The lower limits of reaction temperature are determined by the desired polymer properties. Lower temperatures generally favor higher crystallinity and higher molecular weight (for an example, see FIG. 2). For homogeneous polymerization processes, the lower limits of reaction temperature are also determined by the solid-fluid phase transition temperature. Running the reactors below the solid-fluid phase transition temperature of the reaction mixture may lead to operation problems due to fouling. For the production of highly crystalline polypropylenes (melting peak temperatures >150° C.) in bulk homogeneous supercritical polymerization processes, the minimum operating temperature is about 95-100° C. In the production of lower melting copolymers, such as ethylene-propylene and ethylene-hexene-1 copolymers, significantly lower reactor temperatures, e.g., 90° C. or even lower, may be readily used without fouling. The application of certain inert solvents may further reduce the minimum operation temperature of the fouling-free operation regime, although, as discussed earlier, the substantial presence of inert solvents also tends to limit the product molecular weight and often the melting peak temperature. It also increases production cost due to the need for solvent handling.

The critical temperature and pressure of the polymerization systems are different from the critical values of pure components, and thus supercritical operations at temperatures lower than the critical temperature of pure propylene and C4 plus monomers (e.g., 92° C. for propylene) are possible and disclosed herein. Additionally, near-amorphous and amorphous materials with low melting points may be produced without fouling even below the critical temperature of the reactor blends, i.e., at temperatures that correspond to the condensed liquid state of the polymerization system in the reactor. In these instances, the operation temperature may be below the bubble point of the reaction mixture and thus the reactor operates at what is often referred to as liquid-filled conditions. In some instances, such operation mode could be desired to achieve high molecular weight (MW) and thus low melt flow rate (MFR), particularly in the manufacture of copolymers, such as propylene-ethylene or ethylene-higher olefin or propylene-higher olefin copolymers. Thus, reactor operations under conditions at which the polymeric products are dissolved in the monomer or monomer blend present in its liquid state, also known as bulk solution polymerization, are also disclosed herein.

Polymerization Temperature for Homogeneous Fluid Phase Polymerizations:

The polymerization process temperature should be above the solid-fluid phase transition temperature of the polymer-containing fluid polymerization system at the reactor pressure, or at least 2° C. above the solid-fluid phase transition temperature of the polymer-containing fluid polymerization system at the reactor pressure, or at least 5° C. above the solid-fluid phase transition temperature of the polymer-containing fluid polymerization at the reactor pressure, or at least 10° C. above the solid-fluid phase transformation point of the polymer-containing fluid polymerization system at the reactor pressure. In another embodiment, the polymerization process temperature should be above the cloud point of the single-phase fluid polymerization system at the reactor pressure, or 2° C. or more above the cloud point of the fluid polymerization system at the reactor pressure. In still another embodiment, the polymerization process temperature should be between 50 and 350° C., or between 60 and 250° C., or between 70 and 250° C., or between 80 and 250° C. Exemplary lower polymerization temperature limits are 50, or 60, or 70, or 80, or 90, or 95, or 100, or 110, or 120° C. Exemplary upper polymerization temperature limits are 350, or 250, or 240, or 230, or 220, or 210, or 200, or 180, or 160, or 150° C.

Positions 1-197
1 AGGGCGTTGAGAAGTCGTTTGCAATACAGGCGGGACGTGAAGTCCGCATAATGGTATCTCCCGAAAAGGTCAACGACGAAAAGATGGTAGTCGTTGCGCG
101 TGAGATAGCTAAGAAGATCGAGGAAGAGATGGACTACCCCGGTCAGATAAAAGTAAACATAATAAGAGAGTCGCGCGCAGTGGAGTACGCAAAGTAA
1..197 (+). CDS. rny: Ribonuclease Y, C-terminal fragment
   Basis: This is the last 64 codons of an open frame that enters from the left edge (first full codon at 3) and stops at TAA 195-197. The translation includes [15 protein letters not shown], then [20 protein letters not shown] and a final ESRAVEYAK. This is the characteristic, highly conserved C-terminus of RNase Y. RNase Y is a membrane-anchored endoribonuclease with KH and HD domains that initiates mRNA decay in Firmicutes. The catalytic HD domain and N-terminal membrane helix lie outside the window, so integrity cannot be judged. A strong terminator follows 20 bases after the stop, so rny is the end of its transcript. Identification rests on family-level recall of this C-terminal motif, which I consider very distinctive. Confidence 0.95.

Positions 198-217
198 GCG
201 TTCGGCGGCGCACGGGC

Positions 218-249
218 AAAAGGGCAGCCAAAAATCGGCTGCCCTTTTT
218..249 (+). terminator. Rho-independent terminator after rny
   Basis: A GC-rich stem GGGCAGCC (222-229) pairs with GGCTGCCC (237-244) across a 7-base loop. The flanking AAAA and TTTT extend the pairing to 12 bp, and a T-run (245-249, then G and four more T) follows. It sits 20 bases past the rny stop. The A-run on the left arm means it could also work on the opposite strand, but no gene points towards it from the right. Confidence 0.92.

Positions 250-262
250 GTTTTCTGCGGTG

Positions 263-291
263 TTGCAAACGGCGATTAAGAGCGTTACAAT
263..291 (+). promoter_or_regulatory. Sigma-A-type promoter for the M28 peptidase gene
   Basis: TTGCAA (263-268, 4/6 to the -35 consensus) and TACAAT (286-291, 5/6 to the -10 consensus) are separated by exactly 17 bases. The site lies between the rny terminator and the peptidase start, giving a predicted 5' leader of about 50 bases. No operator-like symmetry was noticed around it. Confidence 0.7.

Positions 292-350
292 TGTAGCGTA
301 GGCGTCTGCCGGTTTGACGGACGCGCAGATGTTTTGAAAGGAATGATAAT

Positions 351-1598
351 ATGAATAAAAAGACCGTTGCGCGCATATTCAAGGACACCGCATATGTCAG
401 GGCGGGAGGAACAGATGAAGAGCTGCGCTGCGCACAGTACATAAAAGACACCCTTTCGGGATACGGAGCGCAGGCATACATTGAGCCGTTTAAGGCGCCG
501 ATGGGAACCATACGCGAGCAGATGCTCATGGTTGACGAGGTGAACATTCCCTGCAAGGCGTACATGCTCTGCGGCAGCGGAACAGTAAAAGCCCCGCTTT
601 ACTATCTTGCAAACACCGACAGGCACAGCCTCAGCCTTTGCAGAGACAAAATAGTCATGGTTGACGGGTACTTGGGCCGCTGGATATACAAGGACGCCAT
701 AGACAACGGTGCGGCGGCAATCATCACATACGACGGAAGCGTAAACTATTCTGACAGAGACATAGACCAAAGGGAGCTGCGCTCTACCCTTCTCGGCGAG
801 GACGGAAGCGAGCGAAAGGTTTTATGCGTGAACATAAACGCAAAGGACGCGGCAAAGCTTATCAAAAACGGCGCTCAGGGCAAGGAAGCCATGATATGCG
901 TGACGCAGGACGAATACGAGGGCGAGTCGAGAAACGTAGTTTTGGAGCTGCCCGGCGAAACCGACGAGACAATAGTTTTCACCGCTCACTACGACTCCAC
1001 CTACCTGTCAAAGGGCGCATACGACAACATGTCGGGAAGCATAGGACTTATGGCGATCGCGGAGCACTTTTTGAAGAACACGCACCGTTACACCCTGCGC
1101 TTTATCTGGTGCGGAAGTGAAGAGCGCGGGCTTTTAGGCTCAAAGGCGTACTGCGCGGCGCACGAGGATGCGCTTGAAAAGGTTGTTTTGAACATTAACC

In certain embodiments, polymerization is performed in a supercritical polymerization system. In such embodiments, the reaction temperature is above the critical or pseudo-critical temperature of the polymerization system. In some embodiments, some or all reactors operate at homogeneous supercritical polymerization conditions Said homogeneous supercritical polymerizations of the in-line blending processes disclosed herein may be carried out at the following temperatures. In one embodiment, the temperature is above the solid-fluid phase transition temperature of the polymer-containing fluid reaction medium at the reactor pressure or at least 5° C. above the solid-fluid phase transition temperature of the polymer-containing fluid reaction medium at the reactor pressure, or at least 10° C. above the solid-fluid phase transformation point of the polymer-containing fluid reaction medium at the reactor pressure. In another embodiment, the temperature is above the cloud point of the single-phase fluid reaction medium at the reactor pressure, or 2° C. or more above the cloud point of the fluid reaction medium at the reactor pressure. In yet another embodiment, the temperature is between 50 and 350° C., between 60 and 250° C., between 70 and 250° C., or between 80 and 250° C. In one form, the temperature is above 50, 60, 70, 80, 90, 95, 100, 110, or 120° C. In another form, the temperature is below 350, 250, 240, 230, 220, 210, or 200, or 180, or 160, or 150° C.